So yes, things are changing. Yes, there years ahead of us which could be challenging. But the most important thing we need to do is to understand this wake up call for what it is. We can survive this because we have done it before. Actions speak louder than words, and it is becoming crystal clear that a storm is brewing against those who are different in this country. We can weather this storm, but it also means we are going to have to stick together while embracing our differences in the process. We gathered together yesterday in our differences to celebrate them and also to send a clear message in one unified voice we are not going to go quietly away and we are not going to conform. I am a proud American Gay Man, there are a lot of people who fought for my right to say those words. Who I am, is not going to melt away and I refuse to be silent.
That is what has been running through my mind on this cold Monday morning. Pretty heavy stuff, isn’t? I celebrate and accept each of you. All I ask in return from you is to be celebrated and accepted for my differences without being normalized. You cannot, and we will not, let you erase the rich history which is part of the fabric of not only gay history, but the history of this country as a whole. In return, I vow to do the same for you. Pretty simple, isn’t? We need to stop allowing leaders in this country to divide us and use us for political means and agendas. That is really what should make you angry. It is not the person sitting next to you who is your enemy. The enemy is the people who would like to use ALL of our differences against us.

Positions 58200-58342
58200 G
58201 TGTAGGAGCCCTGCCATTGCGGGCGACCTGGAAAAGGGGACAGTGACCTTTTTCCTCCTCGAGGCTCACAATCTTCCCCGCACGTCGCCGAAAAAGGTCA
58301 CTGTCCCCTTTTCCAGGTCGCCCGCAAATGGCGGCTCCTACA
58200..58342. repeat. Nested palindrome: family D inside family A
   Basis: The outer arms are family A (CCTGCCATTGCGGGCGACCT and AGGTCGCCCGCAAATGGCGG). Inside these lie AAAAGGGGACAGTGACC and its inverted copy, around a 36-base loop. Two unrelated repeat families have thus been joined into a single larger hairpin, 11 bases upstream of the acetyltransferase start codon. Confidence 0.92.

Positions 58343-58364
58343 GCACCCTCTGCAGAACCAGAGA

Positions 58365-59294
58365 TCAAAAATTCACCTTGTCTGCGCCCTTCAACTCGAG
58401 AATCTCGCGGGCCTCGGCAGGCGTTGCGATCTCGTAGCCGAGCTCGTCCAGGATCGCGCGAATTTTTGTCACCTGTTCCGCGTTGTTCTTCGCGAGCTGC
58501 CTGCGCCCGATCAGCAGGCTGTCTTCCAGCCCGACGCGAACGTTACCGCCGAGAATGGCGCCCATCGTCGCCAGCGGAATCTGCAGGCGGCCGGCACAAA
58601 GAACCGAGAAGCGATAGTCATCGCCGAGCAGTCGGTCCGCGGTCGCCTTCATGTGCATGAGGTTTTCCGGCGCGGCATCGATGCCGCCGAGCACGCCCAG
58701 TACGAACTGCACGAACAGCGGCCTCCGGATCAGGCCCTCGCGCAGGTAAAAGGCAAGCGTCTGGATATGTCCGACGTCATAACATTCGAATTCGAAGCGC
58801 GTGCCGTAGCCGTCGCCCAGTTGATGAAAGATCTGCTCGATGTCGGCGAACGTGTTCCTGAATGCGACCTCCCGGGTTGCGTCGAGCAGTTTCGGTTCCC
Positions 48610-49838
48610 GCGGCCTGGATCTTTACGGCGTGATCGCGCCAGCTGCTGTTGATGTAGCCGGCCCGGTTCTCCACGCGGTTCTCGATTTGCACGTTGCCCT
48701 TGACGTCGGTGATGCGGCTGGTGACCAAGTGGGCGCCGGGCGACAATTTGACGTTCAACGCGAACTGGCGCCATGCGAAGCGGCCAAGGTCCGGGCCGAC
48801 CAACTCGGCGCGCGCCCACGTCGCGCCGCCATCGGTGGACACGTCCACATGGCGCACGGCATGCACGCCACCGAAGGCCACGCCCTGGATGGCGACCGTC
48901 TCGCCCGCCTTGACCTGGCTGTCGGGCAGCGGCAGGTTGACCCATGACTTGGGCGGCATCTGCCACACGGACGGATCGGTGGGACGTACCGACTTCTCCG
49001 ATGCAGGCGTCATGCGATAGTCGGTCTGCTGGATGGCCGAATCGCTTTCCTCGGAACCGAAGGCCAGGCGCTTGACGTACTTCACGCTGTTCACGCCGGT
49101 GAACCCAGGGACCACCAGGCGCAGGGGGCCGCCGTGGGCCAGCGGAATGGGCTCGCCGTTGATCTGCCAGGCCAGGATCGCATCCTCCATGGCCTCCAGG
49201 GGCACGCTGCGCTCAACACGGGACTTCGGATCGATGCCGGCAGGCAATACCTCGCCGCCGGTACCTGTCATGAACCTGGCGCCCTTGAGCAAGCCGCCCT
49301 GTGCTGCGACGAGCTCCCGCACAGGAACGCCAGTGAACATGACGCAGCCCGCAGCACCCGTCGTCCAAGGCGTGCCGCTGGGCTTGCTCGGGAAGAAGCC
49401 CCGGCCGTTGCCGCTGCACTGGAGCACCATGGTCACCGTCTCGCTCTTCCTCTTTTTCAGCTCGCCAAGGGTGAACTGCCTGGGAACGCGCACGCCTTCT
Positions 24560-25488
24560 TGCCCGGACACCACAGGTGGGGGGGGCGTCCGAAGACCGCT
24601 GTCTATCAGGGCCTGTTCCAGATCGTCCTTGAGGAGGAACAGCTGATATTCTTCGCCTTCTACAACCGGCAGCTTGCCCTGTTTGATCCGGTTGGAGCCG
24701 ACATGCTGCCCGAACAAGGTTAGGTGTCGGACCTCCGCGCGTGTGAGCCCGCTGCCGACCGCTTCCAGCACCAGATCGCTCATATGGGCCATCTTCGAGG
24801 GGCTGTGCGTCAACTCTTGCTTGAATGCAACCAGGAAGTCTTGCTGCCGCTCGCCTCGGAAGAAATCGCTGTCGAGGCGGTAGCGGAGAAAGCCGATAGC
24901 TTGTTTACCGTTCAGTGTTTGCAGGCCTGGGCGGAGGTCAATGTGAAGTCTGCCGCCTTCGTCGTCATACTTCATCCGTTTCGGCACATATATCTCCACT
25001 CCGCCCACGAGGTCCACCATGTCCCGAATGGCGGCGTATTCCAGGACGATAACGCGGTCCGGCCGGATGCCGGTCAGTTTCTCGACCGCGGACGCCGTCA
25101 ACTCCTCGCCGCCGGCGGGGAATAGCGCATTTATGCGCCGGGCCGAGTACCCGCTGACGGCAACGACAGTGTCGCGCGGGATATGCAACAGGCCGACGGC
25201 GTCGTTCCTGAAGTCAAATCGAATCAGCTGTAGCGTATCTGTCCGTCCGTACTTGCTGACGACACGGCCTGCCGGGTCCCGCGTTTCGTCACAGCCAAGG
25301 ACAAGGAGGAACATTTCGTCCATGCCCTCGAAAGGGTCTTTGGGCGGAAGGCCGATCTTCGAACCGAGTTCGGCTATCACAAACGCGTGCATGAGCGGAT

So I sit here thinking, but thinking is not enough. It is going to take us going into the streets together to let our voices be heard. It is going to take us sharing our individual thoughts and feelings. It is going to take us accepting the person next to us and loving them for being different without trying to make them more like us. If we lose this fight, we will take our lives either back fifty years or we will head into a frightening future where everyone is required to be the same. George Orwell’s, 1984 comes to mind at the moment. Big Brother would like nothing more to strip our individuality away from us in order to make it easier to control us. Let’s get vocal and fight to make sure this does not happen. Truly, that is the most American thing we can do in the face of this oncoming storm.